We believe that the statements in question possess sufficient indicia of reliability to warrant their admission. We are satisfied that these statements are not of the type whose reliability is particularly suspect--such as a confession that shifts or spreads blame from the declarant to incriminate co-criminals, or a custodial confession made to law enforcement authorities, where the declarant responds to the leading questions of officers without any opportunity for contemporaneous cross-examination. See id. at 137-38; United States v. Robbins, 197 F.3d 829, 839 (7th Cir. 1999). Rather, we believe that Kent's statements had sufficient indicia of reliability at the time they were made to deem them trustworthy. Kent's confessions were made in the course of non-custodial conversations with trusted friends and relatives. Furthermore, the statements were not of a blame-shifting nature; rather, they were equally inculpatory. The circumstances under which they were made offer no reason to suspect coercion, ulterior motive, or desire to curry favor with law enforcement authorities. See Robbins, 197 F.3d at 840.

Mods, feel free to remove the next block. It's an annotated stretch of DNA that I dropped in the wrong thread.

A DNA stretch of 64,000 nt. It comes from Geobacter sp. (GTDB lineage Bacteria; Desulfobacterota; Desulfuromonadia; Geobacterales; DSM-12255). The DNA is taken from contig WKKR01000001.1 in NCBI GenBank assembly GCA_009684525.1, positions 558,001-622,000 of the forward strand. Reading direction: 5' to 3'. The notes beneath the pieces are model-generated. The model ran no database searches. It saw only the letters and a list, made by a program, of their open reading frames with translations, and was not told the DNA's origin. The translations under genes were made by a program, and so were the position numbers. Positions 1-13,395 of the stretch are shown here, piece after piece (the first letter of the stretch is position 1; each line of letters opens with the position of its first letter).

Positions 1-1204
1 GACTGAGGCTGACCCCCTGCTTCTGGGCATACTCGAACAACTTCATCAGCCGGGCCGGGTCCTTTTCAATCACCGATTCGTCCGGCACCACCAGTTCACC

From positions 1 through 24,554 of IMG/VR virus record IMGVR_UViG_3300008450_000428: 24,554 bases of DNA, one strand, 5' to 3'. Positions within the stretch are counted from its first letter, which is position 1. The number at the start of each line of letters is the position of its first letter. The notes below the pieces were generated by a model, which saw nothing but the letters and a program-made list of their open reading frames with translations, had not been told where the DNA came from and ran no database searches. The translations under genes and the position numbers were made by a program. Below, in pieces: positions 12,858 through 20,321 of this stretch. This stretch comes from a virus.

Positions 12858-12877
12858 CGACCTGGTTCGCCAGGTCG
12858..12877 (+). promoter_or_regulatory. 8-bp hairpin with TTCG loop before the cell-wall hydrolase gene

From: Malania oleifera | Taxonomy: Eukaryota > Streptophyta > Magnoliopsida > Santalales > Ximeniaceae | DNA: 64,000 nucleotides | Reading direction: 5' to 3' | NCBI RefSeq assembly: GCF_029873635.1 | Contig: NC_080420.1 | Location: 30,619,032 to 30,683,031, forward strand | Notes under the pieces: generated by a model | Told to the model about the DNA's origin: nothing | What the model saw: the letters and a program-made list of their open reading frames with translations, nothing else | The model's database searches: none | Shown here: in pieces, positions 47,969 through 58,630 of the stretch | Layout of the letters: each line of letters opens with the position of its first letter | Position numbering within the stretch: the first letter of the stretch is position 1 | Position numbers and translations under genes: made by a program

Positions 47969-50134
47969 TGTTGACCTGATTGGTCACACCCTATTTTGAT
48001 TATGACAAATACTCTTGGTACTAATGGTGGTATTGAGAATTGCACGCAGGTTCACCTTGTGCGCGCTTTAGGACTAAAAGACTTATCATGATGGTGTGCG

In Cruz, the Court held that the Confrontation Clause barred the admission of a co-defendant's confession incriminating the defendant if that confession was not directly admissible against the defendant, even if the defendant's own confession is admitted against himself. 481 U.S. at 193. However, the Court noted that "[o]f course, the defendant's confession may be considered at trial in assessing whether his co-defendant's statements are supported by sufficient 'indicia of reliability' to be directly admissible against him... despite the lack of opportunity for cross-examination." Id. at 193-94. In this instance, an examination of the statements made by Jeffrey further confirms the reliability of Kent's statements. Both brothers described the murder of Mohr in specific details to different parties. In different statements, they both boasted that Kent had begun the stabbing of Mohr and that Jeffrey took over. Furthermore, both brothers mentioned hitting the victim over the head with a bong pipe.